Exponential family
In
statistics, the
exponential family of probability density functions or probability mass functions comprises those that have the following form:
where:
- h(x) is the reference density,
- η is the natural parameter, a column vector, so that η^{T}, its transpose, is a row vector,
- T(x) is called the sufficient statistic, a column vector whose number of scalar components is the same as that of η. (However, the concept of sufficient statistic is broader than what may appear from this article.)
- and A(η) is a normalizing constant without which f(x | η) would not be a probability density or probability mass function. It is the cumulant-generating function of the probability distribution of the sufficient statistic T(X) when the distribution of X is that whose density function is h.
The parameter space -- i.e., the set of values of η for which this function is integrable -- is necessarily
convex.
The term exponential family is also frequently used to refer to any particular concrete case, i.e., any parametrized family of probability distributions of this form.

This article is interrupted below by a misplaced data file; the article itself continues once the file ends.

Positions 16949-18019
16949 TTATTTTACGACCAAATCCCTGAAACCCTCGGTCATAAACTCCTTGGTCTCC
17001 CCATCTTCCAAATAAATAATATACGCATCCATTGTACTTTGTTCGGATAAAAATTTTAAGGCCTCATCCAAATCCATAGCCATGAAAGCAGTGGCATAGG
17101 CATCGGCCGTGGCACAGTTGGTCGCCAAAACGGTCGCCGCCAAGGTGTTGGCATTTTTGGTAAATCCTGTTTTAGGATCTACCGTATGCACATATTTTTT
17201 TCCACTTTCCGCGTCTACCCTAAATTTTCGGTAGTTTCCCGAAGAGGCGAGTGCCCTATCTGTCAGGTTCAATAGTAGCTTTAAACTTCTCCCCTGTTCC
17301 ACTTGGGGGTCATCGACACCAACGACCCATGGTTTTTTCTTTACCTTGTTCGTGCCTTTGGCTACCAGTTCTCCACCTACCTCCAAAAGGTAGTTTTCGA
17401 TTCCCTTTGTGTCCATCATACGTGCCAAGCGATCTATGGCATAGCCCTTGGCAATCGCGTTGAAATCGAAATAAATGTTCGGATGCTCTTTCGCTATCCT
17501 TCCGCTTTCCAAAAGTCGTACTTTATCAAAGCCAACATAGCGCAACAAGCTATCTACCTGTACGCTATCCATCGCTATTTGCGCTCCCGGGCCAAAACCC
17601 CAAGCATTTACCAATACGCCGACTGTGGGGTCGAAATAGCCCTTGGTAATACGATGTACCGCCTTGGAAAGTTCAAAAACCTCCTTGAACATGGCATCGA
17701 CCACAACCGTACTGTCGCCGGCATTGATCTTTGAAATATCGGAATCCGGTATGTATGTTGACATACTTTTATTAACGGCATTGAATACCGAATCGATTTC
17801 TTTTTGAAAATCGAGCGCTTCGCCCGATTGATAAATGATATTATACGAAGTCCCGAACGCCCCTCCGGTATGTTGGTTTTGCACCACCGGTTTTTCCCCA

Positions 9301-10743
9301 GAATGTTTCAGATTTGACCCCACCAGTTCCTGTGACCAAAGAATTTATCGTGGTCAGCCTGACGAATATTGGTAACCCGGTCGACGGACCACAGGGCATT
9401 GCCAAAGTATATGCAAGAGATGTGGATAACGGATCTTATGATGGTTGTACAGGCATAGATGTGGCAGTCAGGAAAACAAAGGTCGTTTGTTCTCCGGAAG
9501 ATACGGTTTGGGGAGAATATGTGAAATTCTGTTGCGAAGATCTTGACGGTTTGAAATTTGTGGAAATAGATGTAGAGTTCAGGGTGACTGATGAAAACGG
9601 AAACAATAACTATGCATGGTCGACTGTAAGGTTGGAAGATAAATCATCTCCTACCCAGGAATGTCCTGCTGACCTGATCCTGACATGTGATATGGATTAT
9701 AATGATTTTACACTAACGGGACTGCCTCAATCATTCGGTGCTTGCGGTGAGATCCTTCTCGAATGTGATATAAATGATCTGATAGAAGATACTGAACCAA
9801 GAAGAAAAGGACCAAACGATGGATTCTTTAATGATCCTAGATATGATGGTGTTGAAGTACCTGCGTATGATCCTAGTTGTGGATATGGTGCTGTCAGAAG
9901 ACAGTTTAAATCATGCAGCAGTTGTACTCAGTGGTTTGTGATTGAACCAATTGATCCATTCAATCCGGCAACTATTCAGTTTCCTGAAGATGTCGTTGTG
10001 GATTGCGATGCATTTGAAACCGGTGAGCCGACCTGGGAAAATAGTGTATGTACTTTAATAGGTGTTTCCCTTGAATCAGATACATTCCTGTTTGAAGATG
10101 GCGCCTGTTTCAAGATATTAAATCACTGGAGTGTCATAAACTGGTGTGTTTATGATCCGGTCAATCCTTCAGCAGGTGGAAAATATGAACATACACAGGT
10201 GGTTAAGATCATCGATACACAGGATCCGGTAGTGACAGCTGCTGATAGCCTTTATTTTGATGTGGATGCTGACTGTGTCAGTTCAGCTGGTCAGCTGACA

The Bernoulli, normal, gamma, Poisson and binomial distributions are all exponential families.
According to the Pitman-Koopman-Darmois theorem, only in exponential families is there a sufficient statistic whose dimension remains bounded as sample size increases. More long-windedly, suppose X_{n}, n = 1, 2, 3, ... are independent identically distributed random variables whose distribution is known to be in some family of probability distributions. Only if that family is an exponential family is there a (possibly vector-valued) sufficient statistic T(X_{1}, ..., X_{n}) whose number of scalar components does not increase as the sample size n increases.